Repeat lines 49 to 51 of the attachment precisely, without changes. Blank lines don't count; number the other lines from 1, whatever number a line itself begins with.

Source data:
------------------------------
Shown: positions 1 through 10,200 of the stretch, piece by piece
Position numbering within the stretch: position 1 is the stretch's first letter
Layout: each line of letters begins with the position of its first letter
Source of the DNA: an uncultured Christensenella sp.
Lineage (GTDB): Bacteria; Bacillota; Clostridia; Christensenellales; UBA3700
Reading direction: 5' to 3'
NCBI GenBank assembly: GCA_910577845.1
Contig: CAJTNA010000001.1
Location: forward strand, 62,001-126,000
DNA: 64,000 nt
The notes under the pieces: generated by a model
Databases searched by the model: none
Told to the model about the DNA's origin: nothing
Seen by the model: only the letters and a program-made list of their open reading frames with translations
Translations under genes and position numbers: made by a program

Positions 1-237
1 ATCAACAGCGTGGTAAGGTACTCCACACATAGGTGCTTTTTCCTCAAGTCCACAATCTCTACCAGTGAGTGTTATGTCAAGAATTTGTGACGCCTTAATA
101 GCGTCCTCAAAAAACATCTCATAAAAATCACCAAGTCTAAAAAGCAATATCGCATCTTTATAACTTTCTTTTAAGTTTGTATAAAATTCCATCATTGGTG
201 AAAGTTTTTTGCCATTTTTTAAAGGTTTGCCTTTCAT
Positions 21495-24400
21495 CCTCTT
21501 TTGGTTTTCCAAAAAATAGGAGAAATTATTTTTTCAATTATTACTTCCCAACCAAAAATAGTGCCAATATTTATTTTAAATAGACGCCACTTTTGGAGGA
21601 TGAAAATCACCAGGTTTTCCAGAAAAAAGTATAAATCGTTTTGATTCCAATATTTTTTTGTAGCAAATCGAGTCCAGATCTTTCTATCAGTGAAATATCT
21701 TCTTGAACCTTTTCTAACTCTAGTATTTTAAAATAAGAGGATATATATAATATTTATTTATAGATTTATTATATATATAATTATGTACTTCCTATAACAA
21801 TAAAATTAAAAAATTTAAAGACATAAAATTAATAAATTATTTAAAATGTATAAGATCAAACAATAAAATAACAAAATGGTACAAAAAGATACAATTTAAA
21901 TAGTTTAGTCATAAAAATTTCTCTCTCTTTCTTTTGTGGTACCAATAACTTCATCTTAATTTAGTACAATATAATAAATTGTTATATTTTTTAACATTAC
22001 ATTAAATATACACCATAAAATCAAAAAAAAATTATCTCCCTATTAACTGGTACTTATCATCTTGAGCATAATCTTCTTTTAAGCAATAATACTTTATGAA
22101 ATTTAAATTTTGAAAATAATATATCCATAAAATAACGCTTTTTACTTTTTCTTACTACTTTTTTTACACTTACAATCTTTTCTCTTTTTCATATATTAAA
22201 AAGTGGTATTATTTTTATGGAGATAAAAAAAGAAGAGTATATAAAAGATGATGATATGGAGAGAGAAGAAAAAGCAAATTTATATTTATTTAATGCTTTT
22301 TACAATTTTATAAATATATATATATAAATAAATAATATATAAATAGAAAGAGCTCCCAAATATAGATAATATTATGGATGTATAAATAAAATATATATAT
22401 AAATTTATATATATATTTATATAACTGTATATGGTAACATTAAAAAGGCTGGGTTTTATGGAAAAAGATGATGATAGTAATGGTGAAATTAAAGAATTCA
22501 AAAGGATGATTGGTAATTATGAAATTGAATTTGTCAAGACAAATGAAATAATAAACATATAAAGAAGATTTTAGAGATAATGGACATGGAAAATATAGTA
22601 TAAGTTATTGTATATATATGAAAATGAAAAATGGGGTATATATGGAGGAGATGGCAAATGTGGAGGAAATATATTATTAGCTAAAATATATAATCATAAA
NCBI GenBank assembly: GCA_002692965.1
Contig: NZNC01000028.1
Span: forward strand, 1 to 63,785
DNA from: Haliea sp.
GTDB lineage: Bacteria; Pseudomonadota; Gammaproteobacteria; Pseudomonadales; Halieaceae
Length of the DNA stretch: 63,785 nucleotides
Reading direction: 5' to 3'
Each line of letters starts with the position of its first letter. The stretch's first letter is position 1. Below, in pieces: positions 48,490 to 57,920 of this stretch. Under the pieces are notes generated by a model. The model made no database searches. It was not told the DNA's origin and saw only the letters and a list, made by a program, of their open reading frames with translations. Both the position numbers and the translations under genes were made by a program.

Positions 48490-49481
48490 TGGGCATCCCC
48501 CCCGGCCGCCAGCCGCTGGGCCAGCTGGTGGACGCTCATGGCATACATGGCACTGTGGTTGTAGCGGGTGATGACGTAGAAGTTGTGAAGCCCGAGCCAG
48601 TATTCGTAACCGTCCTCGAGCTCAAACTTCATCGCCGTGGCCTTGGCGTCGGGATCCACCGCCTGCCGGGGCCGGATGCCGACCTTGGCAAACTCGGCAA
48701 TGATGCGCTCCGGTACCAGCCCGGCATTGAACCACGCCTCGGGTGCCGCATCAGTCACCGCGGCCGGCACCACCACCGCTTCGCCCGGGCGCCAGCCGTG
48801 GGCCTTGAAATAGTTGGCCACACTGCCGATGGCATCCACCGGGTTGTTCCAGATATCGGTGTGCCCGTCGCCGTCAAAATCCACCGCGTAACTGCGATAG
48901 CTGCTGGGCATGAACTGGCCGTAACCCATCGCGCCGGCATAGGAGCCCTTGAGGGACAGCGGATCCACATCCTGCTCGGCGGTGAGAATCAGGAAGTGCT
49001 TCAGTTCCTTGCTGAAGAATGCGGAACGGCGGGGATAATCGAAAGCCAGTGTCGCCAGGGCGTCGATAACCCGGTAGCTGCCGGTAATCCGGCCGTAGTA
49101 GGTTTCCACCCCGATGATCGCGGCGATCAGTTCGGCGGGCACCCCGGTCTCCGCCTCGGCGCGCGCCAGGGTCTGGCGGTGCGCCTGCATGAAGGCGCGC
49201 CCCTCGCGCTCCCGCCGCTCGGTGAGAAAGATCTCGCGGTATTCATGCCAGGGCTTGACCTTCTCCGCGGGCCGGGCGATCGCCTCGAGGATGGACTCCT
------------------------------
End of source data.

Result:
49001 TCAGTTCCTTGCTGAAGAATGCGGAACGGCGGGGATAATCGAAAGCCAGTGTCGCCAGGGCGTCGATAACCCGGTAGCTGCCGGTAATCCGGCCGTAGTA
49101 GGTTTCCACCCCGATGATCGCGGCGATCAGTTCGGCGGGCACCCCGGTCTCCGCCTCGGCGCGCGCCAGGGTCTGGCGGTGCGCCTGCATGAAGGCGCGC
49201 CCCTCGCGCTCCCGCCGCTCGGTGAGAAAGATCTCGCGGTATTCATGCCAGGGCTTGACCTTCTCCGCGGGCCGGGCGATCGCCTCGAGGATGGACTCCT